Dear Carrboro Board of Aldermen:
I love you, but it’s high time you changed your name.
“Aldermen” is dated. Passé. So 1996. And everybody knows it.
We live in a community where language matters, where people notice and shake their heads at the old signs of institutionalized misogyny. Carrboro has a lesbian mayor and a lesbian ex-police chief. It marks each Memorial Day with an antiwar protest. So many of its elected officials got themselves arrested on Moral Monday last year, they could have passed laws in the clink. And we still call them “alder-men”?
Never miss a local story.
In Carrboro? Really?
It’s gotten so nobody even says it anymore. “Alderpersons,” we say instead. Or “Alderfolks.” Or “Alderbeings.” We’re so appalled by the real title, we actually invent fake words to avoid using it. Silly-sounding fake words, no less. And we look askance at folks who don’t play along. This can’t abide.
Things have fallen apart! The center did not hold!
Mere anarchy has been loosed upon Carrboro!
And now’s the time to do something about it. Carrboro’s doing well these days. The CVS fight is on hiatus, the day-laborer situation is coming along, and right now the hottest hot-button issue in town is what to do about downtown parking. (And even that’s not that big a deal.) Sooner or later there’ll be a new controversy, but for now the agenda’s light …
So let’s make it happen, Alderwhozits. Get it on the calendar. It’ll be easy. Quick. Painless. Snip-snap.
Only thing to do first is decide on a replacement name. It needs to be something good. Something catchy. Something Carrboro. And, something that’ll stand the test of time.
Lemme give you some options.
First and foremost: “Alder-whatever” has got to go. No Alderpersons, Alderfolks, Alderbeings, Alderanything. And not just because they all sound corny. We’ve all been patting ourselves on the back for saying “Alderpersons” – as if the “-men” was the only historically problematic part of that title. What about the “alder”? The word “alderman” derives from the Old English word ealdorman, “elder man.” It hearkens back to a time when authority was a function not only of gender, but also of age. It’s an archaic holdover from a fundamentally conservative system where laws were derived solely from tradition, where any challenge to established custom was deemed unacceptable on face. And hey, if that’s what you want, Carrboro, by all means go for it. But I have a sneaking suspicion it’s not.
So what’s left? The town charter says: “The governing body shall be known as the Board of Aldermen, Board of Commissioners, Board of Councillors, or Town Council.” Hillsborough’s already claimed “Board of Commissioners,” Chapel Hill’s got “Town Council,” so if you still want to be unique, “Board of Councillors” is the way to go. “Councillor” is a much better word anyway: it derives from the (gender-neutral!) Latin word concilium, which means a meeting, gathering, association, league or union. It signifies a coming together for a common purpose. It’s also the source of the word reconcile.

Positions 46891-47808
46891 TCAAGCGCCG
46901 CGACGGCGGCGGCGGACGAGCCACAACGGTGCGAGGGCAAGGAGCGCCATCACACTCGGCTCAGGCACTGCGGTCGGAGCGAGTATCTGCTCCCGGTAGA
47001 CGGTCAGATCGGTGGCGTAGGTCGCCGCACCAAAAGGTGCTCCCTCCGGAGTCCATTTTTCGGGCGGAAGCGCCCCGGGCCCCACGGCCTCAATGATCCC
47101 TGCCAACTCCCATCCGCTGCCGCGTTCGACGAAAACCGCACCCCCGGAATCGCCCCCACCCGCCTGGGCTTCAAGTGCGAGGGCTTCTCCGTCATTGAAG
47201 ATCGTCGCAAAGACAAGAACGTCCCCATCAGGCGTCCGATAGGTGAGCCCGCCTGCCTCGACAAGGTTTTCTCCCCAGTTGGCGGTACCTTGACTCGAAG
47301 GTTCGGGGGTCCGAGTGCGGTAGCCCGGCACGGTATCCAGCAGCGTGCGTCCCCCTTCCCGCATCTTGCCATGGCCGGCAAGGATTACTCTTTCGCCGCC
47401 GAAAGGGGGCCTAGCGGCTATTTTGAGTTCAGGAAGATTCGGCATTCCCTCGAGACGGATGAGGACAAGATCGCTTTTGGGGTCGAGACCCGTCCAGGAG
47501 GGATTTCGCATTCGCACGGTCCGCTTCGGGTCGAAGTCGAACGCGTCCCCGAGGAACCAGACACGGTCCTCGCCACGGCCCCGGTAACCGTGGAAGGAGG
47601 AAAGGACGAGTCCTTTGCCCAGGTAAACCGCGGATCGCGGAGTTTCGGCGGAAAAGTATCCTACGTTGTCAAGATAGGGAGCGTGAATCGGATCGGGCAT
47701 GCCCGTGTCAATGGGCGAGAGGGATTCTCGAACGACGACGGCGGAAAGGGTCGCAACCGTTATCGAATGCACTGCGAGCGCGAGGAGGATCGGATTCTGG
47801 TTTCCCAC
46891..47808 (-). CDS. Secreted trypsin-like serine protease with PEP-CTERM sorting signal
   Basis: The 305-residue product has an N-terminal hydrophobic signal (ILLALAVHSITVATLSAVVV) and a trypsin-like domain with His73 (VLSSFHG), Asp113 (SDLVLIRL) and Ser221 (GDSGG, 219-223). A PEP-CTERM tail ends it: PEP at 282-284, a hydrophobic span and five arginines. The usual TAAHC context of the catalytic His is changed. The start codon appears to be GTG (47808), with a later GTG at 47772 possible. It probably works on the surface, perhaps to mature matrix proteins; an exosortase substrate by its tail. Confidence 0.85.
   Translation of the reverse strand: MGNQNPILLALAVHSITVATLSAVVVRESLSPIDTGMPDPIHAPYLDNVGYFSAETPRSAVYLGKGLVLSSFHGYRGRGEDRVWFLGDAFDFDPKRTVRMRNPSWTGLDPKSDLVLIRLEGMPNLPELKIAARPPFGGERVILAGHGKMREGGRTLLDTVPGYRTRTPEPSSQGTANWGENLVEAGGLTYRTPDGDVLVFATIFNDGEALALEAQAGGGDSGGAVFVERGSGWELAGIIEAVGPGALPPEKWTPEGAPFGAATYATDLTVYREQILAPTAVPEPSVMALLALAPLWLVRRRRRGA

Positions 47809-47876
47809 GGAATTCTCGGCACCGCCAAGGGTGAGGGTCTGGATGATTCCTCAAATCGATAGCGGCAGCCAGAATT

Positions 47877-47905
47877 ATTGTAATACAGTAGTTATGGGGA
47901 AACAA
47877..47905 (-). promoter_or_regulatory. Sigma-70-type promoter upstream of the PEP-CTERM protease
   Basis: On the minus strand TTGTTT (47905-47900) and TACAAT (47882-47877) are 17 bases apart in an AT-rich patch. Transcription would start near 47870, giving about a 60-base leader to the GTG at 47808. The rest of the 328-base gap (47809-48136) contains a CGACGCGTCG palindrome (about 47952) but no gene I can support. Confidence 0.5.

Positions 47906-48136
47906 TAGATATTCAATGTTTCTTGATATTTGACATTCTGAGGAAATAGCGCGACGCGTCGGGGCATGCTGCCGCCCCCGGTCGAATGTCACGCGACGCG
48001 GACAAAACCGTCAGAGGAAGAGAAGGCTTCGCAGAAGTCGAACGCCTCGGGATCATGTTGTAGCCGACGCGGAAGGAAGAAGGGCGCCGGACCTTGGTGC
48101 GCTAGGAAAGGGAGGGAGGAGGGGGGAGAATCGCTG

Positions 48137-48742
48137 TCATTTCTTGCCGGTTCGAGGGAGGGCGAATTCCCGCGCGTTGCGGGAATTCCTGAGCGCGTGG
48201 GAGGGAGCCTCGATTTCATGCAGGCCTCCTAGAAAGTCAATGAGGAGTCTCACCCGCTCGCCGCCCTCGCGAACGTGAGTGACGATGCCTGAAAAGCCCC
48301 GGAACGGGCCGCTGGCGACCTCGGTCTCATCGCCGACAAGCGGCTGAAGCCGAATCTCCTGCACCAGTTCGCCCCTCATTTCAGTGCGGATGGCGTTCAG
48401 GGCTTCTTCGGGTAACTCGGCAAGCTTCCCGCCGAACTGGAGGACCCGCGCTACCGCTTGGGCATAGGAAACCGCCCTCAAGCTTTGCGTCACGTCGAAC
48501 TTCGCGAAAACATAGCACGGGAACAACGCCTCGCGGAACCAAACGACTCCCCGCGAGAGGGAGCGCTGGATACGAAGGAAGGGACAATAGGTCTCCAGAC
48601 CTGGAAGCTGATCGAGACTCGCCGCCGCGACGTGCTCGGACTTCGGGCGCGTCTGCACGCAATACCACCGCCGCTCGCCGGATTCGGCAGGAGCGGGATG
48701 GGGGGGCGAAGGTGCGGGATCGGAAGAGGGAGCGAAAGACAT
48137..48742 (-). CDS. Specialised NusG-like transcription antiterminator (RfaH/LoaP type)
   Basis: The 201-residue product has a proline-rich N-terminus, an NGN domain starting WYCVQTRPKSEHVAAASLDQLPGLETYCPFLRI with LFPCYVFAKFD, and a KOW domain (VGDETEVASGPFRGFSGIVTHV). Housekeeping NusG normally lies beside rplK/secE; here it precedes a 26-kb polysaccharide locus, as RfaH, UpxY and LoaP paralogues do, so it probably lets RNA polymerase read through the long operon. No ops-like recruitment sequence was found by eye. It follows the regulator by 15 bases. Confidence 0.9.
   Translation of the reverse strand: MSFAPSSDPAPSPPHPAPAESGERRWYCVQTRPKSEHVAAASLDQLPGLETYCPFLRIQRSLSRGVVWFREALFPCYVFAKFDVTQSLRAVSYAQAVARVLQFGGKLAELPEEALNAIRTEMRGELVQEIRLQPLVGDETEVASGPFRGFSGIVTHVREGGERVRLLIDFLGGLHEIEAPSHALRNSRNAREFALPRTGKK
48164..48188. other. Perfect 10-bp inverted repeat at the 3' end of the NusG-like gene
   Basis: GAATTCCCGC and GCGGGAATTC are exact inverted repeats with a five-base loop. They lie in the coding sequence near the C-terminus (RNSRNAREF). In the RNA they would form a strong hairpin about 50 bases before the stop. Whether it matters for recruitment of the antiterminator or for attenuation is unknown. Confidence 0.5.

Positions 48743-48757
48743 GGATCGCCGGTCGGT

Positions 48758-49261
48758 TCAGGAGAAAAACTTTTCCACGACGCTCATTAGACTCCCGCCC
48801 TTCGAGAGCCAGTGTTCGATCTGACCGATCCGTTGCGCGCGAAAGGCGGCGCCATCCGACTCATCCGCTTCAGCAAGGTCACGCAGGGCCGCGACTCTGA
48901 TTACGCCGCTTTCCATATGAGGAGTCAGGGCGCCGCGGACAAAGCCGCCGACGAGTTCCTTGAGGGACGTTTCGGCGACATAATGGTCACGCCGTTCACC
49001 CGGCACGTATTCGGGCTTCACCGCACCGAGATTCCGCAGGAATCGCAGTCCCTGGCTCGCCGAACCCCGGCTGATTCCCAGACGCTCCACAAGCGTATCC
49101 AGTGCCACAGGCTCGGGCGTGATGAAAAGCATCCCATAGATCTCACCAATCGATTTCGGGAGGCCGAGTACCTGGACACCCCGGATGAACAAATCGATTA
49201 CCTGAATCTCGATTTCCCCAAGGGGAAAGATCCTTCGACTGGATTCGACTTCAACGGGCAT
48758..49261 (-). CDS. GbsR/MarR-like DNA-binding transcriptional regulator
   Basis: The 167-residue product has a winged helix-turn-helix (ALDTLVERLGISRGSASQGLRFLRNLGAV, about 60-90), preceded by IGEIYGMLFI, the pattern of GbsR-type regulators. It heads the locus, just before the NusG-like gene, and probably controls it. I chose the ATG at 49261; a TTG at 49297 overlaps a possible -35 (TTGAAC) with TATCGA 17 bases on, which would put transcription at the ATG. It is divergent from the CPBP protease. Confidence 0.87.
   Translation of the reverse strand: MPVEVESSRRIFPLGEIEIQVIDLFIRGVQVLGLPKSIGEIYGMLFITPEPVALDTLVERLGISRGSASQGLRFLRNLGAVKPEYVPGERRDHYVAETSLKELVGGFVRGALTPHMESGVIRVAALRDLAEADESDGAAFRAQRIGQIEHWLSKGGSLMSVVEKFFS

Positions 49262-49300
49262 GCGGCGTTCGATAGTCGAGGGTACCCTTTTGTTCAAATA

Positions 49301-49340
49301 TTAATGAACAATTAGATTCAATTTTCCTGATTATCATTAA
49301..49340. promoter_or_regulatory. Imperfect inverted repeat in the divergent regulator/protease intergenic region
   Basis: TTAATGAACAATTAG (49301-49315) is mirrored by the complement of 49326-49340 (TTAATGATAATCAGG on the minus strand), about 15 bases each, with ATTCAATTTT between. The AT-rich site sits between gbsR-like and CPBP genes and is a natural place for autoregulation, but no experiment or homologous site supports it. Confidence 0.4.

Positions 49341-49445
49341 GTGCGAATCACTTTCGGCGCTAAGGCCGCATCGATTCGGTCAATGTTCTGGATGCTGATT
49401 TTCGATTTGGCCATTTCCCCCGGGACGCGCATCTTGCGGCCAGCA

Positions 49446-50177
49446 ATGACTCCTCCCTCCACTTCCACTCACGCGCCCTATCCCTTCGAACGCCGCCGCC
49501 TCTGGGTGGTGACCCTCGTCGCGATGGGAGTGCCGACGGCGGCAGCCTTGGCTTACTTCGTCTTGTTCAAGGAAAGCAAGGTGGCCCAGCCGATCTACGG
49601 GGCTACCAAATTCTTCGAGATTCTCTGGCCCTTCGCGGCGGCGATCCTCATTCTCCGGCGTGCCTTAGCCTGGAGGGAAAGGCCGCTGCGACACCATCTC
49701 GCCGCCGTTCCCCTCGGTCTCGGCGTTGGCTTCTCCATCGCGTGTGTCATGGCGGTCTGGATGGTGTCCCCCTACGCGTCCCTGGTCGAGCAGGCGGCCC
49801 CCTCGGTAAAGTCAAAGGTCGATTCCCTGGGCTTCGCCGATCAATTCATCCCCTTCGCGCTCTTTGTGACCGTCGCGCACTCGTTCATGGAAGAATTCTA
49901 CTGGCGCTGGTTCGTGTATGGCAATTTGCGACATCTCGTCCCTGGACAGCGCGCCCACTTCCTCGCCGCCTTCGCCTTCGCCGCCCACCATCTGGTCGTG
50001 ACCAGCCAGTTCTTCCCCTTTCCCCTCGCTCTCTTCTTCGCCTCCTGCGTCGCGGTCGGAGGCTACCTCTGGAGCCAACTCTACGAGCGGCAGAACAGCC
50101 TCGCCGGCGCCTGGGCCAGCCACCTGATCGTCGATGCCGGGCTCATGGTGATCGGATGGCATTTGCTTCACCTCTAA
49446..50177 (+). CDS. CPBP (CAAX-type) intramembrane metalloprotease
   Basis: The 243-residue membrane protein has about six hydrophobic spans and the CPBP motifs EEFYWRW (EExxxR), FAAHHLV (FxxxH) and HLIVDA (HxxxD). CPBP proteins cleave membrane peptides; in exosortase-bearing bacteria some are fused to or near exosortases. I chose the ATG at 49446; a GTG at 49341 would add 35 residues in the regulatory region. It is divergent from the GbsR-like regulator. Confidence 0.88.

Come on, Carrboro! This is easy!
But if that doesn’t float your boat, you can always ask the General Assembly to amend the charter to give you more choices – and then the world is your oyster. Other places around the country have “boards of supervisors,” “common councils,” “boards of freeholders” or “chosen freeholders.” In Louisiana they have “police juries” for some reason. I’m just spitballing here.
And if that’s appealing, you might as well go all the way – and choose a title that’s truly and uniquely Carrboro. “Board of Weavers,” perhaps. Or, better yet: “Board of Ven’ables.” Venable and venerable, all in one. (The Latin root of “venerable” refers to love and beauty; it also gives us “Venus.”)
Or, pick a title that can stand as a constant reminder of our community’s progressive history. “Board of Herzenbergs,” for instance. Or “Board of Kinnairds.” “Board of Deans” or “Board of Fridays,” if you want a UNC connection. Or how about Harvey Gantt? Nothing would stick it to Jesse Helms quite like a “Board of Harveys” governing Carrboro in perpetuity.
So there you go. Personally, I’m for “Board of Councillors,” but our options are limited only by our imaginations. And seriously, something’s got to give. We’ve lived with “Aldermen” too long. We’re better than that. Carrboro’s better than that. (And we’re better than “Alderpersons” too.)
True, it may not be the most pressing issue in the world.
But I will still cheer the day when some new title, its hour come round at last, slouches towards Town Hall to be born.
Aaron Keck is the evening news anchor at WCHL 97.9 FM in Chapel Hill. Contact him at firstname.lastname@example.org